Lead & Byproduct FAQs
What are disinfection byproducts (DBPs)?
Disinfection, sometimes referred to loosely as chlorination, is a necessary part of the water treatment process. Disinfection is typically done by adding small amounts of a chlorine-based disinfectant to water. It destroys water-borne microbes, bacteria, and viruses — organisms that can cause serious illnesses or death. Typhoid and cholera, which have killed hundreds of thousands of people in global epidemics, have been controlled in the United States through the addition of disinfectant to drinking water.
The Environmental Protection Agency regulates the quality of drinking water on a federal level. Its regulations cover acceptable, safe levels of microorganisms, disinfectant, and disinfection byproducts. For more information visit our section on Disinfection Byproducts.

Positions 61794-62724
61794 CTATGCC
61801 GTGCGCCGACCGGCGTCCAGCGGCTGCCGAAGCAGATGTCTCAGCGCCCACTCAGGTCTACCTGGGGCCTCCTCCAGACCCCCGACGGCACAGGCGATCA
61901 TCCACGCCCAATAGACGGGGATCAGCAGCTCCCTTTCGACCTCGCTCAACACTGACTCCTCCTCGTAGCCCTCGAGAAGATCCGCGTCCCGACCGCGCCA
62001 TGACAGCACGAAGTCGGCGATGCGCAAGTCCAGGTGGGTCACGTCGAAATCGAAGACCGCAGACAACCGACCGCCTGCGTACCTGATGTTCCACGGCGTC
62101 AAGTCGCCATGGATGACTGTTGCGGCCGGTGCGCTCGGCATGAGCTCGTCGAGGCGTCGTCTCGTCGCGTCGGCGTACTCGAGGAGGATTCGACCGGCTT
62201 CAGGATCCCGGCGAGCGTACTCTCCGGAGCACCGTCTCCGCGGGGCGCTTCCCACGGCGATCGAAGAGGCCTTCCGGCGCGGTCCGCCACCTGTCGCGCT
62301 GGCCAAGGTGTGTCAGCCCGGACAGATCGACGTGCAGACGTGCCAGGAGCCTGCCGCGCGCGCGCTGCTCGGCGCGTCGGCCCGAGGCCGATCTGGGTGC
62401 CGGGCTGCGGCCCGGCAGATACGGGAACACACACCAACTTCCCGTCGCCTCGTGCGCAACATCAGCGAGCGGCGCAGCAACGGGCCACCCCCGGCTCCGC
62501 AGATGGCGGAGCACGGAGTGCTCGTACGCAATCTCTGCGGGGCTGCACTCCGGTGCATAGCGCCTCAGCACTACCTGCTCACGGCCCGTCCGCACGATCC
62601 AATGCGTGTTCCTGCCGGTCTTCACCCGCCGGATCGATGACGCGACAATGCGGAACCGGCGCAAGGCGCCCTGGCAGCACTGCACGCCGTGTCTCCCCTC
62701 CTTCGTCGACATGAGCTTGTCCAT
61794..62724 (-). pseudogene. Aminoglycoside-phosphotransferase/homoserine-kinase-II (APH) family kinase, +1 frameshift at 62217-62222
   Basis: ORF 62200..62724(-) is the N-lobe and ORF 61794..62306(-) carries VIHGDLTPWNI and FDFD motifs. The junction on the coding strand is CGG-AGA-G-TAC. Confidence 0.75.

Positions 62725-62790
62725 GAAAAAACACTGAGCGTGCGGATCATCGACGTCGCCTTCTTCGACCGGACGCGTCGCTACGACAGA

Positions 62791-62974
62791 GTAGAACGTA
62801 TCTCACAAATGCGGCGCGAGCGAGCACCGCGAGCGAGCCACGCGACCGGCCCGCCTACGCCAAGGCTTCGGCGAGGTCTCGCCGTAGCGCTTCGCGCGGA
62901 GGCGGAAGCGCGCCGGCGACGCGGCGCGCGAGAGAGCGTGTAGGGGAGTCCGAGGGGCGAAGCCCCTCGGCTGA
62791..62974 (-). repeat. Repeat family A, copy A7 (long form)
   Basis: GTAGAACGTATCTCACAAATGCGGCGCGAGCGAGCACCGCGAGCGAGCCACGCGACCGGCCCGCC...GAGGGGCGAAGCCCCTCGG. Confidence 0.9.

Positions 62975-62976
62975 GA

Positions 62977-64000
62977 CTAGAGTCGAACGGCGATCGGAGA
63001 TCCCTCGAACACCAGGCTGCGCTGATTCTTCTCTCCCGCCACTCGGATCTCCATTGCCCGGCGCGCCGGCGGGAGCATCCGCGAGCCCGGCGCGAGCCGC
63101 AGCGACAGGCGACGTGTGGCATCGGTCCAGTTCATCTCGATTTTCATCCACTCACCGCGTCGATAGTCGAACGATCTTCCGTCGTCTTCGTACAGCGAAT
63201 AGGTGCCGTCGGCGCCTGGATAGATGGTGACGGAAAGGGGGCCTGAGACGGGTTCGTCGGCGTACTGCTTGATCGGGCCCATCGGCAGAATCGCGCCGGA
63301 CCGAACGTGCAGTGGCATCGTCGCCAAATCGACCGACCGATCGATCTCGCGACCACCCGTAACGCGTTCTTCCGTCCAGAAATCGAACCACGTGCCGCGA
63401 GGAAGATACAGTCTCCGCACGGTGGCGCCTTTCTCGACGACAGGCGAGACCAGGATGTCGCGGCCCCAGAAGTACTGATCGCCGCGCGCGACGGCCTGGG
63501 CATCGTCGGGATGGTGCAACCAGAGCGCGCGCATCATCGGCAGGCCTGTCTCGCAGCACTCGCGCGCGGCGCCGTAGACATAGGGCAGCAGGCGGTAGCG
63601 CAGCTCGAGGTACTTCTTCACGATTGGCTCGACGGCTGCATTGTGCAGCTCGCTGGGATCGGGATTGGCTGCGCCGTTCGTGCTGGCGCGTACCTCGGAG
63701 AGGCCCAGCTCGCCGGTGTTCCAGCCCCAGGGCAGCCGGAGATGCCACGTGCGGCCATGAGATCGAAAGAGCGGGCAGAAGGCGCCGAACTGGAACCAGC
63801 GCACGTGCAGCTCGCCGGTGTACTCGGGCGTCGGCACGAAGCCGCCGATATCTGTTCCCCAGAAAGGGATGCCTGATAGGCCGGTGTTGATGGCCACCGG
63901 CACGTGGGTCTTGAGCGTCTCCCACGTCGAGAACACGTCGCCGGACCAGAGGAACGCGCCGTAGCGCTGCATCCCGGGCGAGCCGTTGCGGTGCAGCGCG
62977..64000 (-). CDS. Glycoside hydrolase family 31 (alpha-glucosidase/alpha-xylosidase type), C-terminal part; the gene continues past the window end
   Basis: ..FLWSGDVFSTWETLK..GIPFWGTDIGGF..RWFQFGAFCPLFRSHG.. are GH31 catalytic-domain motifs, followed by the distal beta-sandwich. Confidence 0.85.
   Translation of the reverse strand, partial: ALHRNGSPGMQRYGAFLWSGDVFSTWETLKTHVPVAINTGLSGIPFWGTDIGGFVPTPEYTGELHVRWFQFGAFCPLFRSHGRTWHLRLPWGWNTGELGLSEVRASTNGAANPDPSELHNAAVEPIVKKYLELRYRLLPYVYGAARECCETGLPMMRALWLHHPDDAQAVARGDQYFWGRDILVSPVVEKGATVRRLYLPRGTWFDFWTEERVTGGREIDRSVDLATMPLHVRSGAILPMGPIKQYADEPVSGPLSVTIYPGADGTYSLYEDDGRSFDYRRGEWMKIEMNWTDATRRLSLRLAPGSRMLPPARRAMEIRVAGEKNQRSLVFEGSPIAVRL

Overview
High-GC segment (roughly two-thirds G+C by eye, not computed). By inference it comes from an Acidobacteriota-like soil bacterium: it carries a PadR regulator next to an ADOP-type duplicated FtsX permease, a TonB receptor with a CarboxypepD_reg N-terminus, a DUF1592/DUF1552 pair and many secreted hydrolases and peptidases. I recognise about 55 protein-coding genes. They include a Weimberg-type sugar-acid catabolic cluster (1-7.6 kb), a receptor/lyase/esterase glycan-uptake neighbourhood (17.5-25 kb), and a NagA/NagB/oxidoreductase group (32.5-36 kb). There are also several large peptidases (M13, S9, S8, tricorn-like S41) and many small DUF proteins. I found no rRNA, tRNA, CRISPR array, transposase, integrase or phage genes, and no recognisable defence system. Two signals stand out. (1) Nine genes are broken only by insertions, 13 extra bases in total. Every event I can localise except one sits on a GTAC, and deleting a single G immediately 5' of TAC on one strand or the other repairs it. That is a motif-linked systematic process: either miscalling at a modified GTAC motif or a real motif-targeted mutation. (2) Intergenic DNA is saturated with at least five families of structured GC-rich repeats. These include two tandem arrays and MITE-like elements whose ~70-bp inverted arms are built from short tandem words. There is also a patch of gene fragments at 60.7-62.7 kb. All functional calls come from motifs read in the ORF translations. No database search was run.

In December 2005, after a lengthy review process which included water providers and environmental groups, the EPA added two new rules to the Safe Drinking Water Act: one modifies the old rules for measuring the byproducts of disinfecting potable water (DBP2) and the other regulates protection against disease-causing microorganisms (LT2).
The LT2 regulation deals primarily with Cryptosporidium. Simpson Water has been monitoring for “Crypto” for decades, and testing has never detected any in treated water (and very little if any in the raw water). The situation regarding disinfection byproducts (DBPs) is not so simple, though.
Disinfection byproducts (DBPs) form when chlorine and other disinfectants react with naturally occurring materials.